Mustard sauce textural properties measurement was carried out with the texture analyzer (Brookfield Ltd, CT3-1000, USA). Back extrusion cell with 35 mm diameter compression disc was used. The samples were carefully scooped into acrylic cylindrical containers (50 mm internal diameter and 57 mm height) to a depth of 55 mm. One cycle was applied, at a constant crosshead velocity of 1 mm/s, to a sample depth of 30 mm. From the resulting forcetime curve, the values for texture attributes, i.e. firmness, adhesiveness and cohesiveness were obtained using the Texture Expert for Window Version 1 equipment software.

Viscosity measurements

Full fat and low fat mustard sauce viscosity measurement were performed by viscometer (Visco88, Bohlin Ltd, UK) after 24 h storage at 25 ºC. Apparent viscosity was measurement at 100 s-1 shear rate.

Sensory evaluation

Sensory evaluation was conducted on the mustard sauce samples after one-day storage at room temperature by 9- point hedonic scale, 1= the least ; 9 = the most, the highest (Worrasinchai et al., 2006). Sensory characteristics including appearance, color, texture, mouth feel, taste, overall acceptance and intent to purchase were evaluated by 10 Professional trained assessors. Orders of serving were completely randomized water was provided between samples to cleanse the palate.

Statistical analysis

All the tests were performed in triplicate, and results were expressed as mean standard deviation. Comparisons among treatments were analyzed using the Least Significant Difference (LSD). Also, Treatments means were considered significant at (P < 0.05 .The result was performed using the SPSS version 18 windows program.

Results and discussion


The pH value of FF and LF mustard sauce are shown in Table 2. There was no significant ( ) difference in pH values (3.80-3.78) of all LF formulation mustard sauce prepared with dietary fiber fat replacers. Moreover, the pH value decreased gradually in all of LF mustard sauce samples. The decrease in the pH values might be due to dilution acetic acid (vinegar) in continuous aqueous phase of LF formulation. These results agree with Worrasinchai et al. (2006). They reported that there were no significant differences in pH values between FF and LF mayonnaise. Therefore, Mendez-Zamora et al. (2015) stated that polysaccharides and proteins in food interact by attraction and repulsion between the polar and non-polar groups of polysaccharides and protein, resulting in pH fluctuations. These results are in consistent with Marinescu et al. (2011).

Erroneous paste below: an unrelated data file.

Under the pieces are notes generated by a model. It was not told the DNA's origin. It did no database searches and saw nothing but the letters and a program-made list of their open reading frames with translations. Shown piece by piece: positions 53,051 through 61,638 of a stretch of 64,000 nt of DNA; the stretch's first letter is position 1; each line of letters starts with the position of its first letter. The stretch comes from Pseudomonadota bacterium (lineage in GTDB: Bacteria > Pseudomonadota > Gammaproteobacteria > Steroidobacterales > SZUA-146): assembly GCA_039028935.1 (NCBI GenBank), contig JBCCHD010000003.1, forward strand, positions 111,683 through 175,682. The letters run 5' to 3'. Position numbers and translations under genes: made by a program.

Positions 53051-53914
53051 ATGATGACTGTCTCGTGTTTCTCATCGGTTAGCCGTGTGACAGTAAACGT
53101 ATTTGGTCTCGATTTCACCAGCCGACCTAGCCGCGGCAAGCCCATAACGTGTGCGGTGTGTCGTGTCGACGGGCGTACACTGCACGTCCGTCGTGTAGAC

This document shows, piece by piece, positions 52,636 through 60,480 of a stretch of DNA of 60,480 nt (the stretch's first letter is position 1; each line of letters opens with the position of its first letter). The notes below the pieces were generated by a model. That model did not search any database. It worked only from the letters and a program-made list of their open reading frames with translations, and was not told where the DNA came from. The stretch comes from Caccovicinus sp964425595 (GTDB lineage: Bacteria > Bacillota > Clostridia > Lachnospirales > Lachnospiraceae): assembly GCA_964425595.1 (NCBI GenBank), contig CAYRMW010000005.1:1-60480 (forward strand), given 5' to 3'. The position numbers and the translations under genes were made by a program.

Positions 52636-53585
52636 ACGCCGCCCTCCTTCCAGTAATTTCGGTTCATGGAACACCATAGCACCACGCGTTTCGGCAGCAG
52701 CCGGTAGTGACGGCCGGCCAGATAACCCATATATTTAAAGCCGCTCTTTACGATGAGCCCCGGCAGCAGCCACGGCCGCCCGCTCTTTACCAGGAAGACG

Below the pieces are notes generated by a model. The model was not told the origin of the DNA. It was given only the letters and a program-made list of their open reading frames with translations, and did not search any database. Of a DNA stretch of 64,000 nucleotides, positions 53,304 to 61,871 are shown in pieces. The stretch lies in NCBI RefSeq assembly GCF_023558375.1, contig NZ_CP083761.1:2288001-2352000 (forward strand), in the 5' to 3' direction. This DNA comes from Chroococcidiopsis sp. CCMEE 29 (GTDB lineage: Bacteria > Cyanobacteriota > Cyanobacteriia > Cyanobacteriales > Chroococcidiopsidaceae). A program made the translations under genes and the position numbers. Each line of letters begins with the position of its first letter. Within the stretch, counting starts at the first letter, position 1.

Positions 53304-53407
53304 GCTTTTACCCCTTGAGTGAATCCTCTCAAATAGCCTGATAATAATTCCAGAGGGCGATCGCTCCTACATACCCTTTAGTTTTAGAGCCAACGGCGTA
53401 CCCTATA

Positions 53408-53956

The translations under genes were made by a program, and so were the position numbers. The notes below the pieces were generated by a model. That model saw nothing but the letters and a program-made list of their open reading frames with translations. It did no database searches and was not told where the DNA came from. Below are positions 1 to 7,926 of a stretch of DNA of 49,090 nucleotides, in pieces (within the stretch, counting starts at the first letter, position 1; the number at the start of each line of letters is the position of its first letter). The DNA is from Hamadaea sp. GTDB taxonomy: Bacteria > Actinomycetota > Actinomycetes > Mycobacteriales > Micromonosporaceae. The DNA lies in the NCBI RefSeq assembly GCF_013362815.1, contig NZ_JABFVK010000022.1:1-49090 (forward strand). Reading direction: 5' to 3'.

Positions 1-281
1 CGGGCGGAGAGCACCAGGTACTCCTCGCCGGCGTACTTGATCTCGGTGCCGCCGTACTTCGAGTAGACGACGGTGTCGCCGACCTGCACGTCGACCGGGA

Acid value

Acid value of LF and FF mustard sauce are shown in Table 2. There was no significant ( ) difference in acid values (0.749-0.753) of all LF and FF samples after one day storage. All of Mustard sauce samples had gradually decreased in acid value with increasing level of fat replacers after one day storage. This decrease could be, attributed to greater water content that contained more microbial loading, which may be due growth of acid tolerance microorganism such as lactic acid bacteria like staphyloccuce aurous whose growth phase is often depended (Karas et al., 2002; Pourkomailian, 2000).

Table 2. Chemical value off full and low fat mustard sauce
T03.80 ± 0.55a0.753a
T13.80 ± 0.67a0.757a
T23.79 ± 0.24a0.750a
T33.79 ± 0.18a0.754a
T43.79 ± 0.17a0.750a